When Tatiana Hambro and her husband left Manhattan for a house on the Hudson River two years ago, the newly married couple vowed to take a slow-and-steady approach to decorating their 1856 Italianate-style home.
“We wanted to live in the space, to understand how the house moves and lives and breathes,” says Hambro, the editorial director of Moda Operandi. That leisurely pace sped up drastically when, earlier this year, Hambro found out that she was expecting. “Suddenly, the timer was on—the baby wasn’t going to wait for the nursery!” she recalls.
In a stroke of fortune, Hambro discovered that Princess Marie-Chantal of Greece, whose childrenswear line has been a perennial favorite of chic mums for more than 20 years, was launching a textile and wallcovering collection with Schumacher. Hambro, who grew up in London and counts Marie-Chantal’s daughter Olympia as a good friend, quickly got to work scheming. “I love a theme, but I didn’t want to take it in too obvious a ‘nursery’ direction,” she explains. “I was drawn to the collection because while being youthful and innocent, it’s also timeless and elegant.”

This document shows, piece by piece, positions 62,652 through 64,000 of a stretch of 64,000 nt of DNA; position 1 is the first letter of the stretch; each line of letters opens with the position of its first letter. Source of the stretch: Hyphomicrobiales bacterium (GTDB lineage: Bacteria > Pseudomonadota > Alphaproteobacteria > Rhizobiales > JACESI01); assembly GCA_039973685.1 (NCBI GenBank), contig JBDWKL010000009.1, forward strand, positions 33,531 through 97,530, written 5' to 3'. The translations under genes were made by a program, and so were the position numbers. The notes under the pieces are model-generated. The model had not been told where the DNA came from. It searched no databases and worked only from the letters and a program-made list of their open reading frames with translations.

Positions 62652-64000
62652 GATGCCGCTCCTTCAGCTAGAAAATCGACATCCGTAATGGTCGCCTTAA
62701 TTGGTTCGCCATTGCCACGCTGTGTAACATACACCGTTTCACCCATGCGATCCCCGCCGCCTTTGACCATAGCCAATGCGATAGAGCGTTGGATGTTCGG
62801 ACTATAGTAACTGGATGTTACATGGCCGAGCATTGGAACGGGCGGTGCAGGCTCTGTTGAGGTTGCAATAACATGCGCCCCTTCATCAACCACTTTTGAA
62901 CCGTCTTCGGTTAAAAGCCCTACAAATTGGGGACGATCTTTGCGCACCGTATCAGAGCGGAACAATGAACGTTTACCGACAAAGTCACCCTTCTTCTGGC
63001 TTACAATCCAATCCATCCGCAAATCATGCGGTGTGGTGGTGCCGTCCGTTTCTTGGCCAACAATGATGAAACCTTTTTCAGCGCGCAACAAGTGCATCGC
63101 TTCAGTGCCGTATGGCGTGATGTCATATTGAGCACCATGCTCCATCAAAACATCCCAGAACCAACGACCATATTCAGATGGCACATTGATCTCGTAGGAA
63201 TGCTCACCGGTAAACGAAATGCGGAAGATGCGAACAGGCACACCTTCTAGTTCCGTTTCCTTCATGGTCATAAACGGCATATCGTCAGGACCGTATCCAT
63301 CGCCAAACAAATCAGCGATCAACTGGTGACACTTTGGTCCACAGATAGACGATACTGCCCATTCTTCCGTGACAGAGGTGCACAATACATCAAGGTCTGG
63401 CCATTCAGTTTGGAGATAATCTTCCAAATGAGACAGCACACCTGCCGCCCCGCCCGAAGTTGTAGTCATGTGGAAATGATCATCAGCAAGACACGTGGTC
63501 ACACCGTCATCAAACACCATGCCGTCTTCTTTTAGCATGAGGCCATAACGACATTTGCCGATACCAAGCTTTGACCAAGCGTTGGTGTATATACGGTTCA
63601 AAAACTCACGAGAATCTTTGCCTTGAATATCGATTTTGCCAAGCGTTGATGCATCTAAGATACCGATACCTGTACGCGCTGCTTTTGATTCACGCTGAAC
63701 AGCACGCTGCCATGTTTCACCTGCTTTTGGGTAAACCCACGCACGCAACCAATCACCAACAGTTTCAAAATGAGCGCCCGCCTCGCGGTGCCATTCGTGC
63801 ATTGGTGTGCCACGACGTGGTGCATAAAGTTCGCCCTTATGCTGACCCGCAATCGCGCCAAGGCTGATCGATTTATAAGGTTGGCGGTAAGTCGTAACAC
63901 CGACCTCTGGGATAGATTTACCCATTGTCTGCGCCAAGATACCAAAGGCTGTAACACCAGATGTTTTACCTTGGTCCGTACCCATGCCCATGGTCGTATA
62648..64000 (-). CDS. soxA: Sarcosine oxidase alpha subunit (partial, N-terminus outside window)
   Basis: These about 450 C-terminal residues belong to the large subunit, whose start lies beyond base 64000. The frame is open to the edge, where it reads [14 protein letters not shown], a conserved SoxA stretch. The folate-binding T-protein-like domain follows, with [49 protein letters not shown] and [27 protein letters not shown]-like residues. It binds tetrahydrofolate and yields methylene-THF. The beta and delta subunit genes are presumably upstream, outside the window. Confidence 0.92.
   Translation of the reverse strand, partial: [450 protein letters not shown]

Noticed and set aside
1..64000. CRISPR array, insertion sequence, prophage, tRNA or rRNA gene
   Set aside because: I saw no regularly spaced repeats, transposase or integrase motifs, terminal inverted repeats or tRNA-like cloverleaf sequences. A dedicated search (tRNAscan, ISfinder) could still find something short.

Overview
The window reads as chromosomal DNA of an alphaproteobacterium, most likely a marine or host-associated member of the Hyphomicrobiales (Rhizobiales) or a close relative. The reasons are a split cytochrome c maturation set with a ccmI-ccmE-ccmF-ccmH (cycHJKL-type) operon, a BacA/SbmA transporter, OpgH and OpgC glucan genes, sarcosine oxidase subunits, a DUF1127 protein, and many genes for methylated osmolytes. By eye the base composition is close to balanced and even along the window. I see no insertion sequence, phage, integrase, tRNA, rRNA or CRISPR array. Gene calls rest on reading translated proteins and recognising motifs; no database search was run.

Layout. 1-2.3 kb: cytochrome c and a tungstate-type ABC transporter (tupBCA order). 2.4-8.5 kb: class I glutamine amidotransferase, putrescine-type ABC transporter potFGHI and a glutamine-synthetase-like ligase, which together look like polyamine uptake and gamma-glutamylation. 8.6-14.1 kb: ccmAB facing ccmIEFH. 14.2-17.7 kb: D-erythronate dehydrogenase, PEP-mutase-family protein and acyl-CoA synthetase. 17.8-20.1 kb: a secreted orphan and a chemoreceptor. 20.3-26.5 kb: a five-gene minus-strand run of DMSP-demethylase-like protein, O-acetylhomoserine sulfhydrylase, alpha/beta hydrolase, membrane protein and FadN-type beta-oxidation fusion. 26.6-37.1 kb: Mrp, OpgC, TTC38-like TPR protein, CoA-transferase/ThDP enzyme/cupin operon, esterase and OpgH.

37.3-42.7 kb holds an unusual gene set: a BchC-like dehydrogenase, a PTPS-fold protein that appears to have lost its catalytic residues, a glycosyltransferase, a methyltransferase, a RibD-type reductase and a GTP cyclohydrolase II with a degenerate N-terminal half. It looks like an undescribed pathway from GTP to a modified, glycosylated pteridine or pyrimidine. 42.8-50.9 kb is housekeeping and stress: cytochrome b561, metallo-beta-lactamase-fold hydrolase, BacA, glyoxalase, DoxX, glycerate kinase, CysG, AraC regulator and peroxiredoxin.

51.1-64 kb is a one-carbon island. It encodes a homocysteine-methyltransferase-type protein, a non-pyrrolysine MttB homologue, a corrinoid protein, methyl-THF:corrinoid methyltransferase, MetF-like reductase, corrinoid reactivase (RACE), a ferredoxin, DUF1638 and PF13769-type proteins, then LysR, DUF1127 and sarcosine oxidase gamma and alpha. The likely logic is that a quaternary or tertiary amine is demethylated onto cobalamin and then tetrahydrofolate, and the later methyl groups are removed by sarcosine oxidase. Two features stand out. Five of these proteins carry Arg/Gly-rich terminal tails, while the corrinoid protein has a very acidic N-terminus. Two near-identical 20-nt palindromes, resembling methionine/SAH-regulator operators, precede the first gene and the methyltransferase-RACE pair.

Not knowing the baby’s gender ahead of time, she chose a versatile blue- and-white floral fabric—“very classic English”—as the starting point, using it on walls (in paper-backed form), windows (trimmed with pompoms), and upholstery (with red trim to add a bit of graphic distinction). The ceiling was wallpapered with stars, a meaningful motif: “I had originally chosen it because it reminded me of the star-printed foyer in the house where I grew up; when I showed it to my husband and his mother, she told me that she had done stars in his room when he was a little boy,” Hambro says.
Although nearly every surface of the room is covered in pattern, the effect is surprisingly serene: “There’s a softness and delicacy to all of the prints that makes them work together,” Hambro says. Crucially, they will work just as well in an older child’s or guest room. “I don’t plan on renovating once the baby is no longer a baby!” she says. “I want it to endure.”